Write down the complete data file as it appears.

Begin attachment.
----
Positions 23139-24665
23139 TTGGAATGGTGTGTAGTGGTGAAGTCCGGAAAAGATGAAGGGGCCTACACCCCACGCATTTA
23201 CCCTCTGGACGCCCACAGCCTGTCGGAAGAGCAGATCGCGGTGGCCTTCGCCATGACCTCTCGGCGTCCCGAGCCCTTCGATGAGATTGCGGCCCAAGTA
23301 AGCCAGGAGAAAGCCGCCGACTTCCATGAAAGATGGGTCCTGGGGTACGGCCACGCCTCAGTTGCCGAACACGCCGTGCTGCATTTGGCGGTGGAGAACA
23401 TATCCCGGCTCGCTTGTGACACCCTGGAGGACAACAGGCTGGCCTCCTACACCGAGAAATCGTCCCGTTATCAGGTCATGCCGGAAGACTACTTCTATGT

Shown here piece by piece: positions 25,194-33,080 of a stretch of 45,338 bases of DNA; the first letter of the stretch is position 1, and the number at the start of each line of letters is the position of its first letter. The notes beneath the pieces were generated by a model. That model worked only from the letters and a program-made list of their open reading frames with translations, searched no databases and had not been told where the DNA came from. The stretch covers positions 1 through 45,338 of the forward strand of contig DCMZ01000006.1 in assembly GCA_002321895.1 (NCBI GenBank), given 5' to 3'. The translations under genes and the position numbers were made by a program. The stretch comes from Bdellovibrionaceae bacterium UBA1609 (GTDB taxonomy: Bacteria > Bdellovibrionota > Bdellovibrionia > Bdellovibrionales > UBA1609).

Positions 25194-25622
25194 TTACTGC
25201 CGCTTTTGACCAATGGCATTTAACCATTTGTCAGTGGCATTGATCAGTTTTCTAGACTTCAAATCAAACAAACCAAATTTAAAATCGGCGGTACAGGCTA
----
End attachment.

Positions 23139-24665
23139 TTGGAATGGTGTGTAGTGGTGAAGTCCGGAAAAGATGAAGGGGCCTACACCCCACGCATTTA
23201 CCCTCTGGACGCCCACAGCCTGTCGGAAGAGCAGATCGCGGTGGCCTTCGCCATGACCTCTCGGCGTCCCGAGCCCTTCGATGAGATTGCGGCCCAAGTA
23301 AGCCAGGAGAAAGCCGCCGACTTCCATGAAAGATGGGTCCTGGGGTACGGCCACGCCTCAGTTGCCGAACACGCCGTGCTGCATTTGGCGGTGGAGAACA
23401 TATCCCGGCTCGCTTGTGACACCCTGGAGGACAACAGGCTGGCCTCCTACACCGAGAAATCGTCCCGTTATCAGGTCATGCCGGAAGACTACTTCTATGT

Shown here piece by piece: positions 25,194-33,080 of a stretch of 45,338 bases of DNA; the first letter of the stretch is position 1, and the number at the start of each line of letters is the position of its first letter. The notes beneath the pieces were generated by a model. That model worked only from the letters and a program-made list of their open reading frames with translations, searched no databases and had not been told where the DNA came from. The stretch covers positions 1 through 45,338 of the forward strand of contig DCMZ01000006.1 in assembly GCA_002321895.1 (NCBI GenBank), given 5' to 3'. The translations under genes and the position numbers were made by a program. The stretch comes from Bdellovibrionaceae bacterium UBA1609 (GTDB taxonomy: Bacteria > Bdellovibrionota > Bdellovibrionia > Bdellovibrionales > UBA1609).

Positions 25194-25622
25194 TTACTGC
25201 CGCTTTTGACCAATGGCATTTAACCATTTGTCAGTGGCATTGATCAGTTTTCTAGACTTCAAATCAAACAAACCAAATTTAAAATCGGCGGTACAGGCTA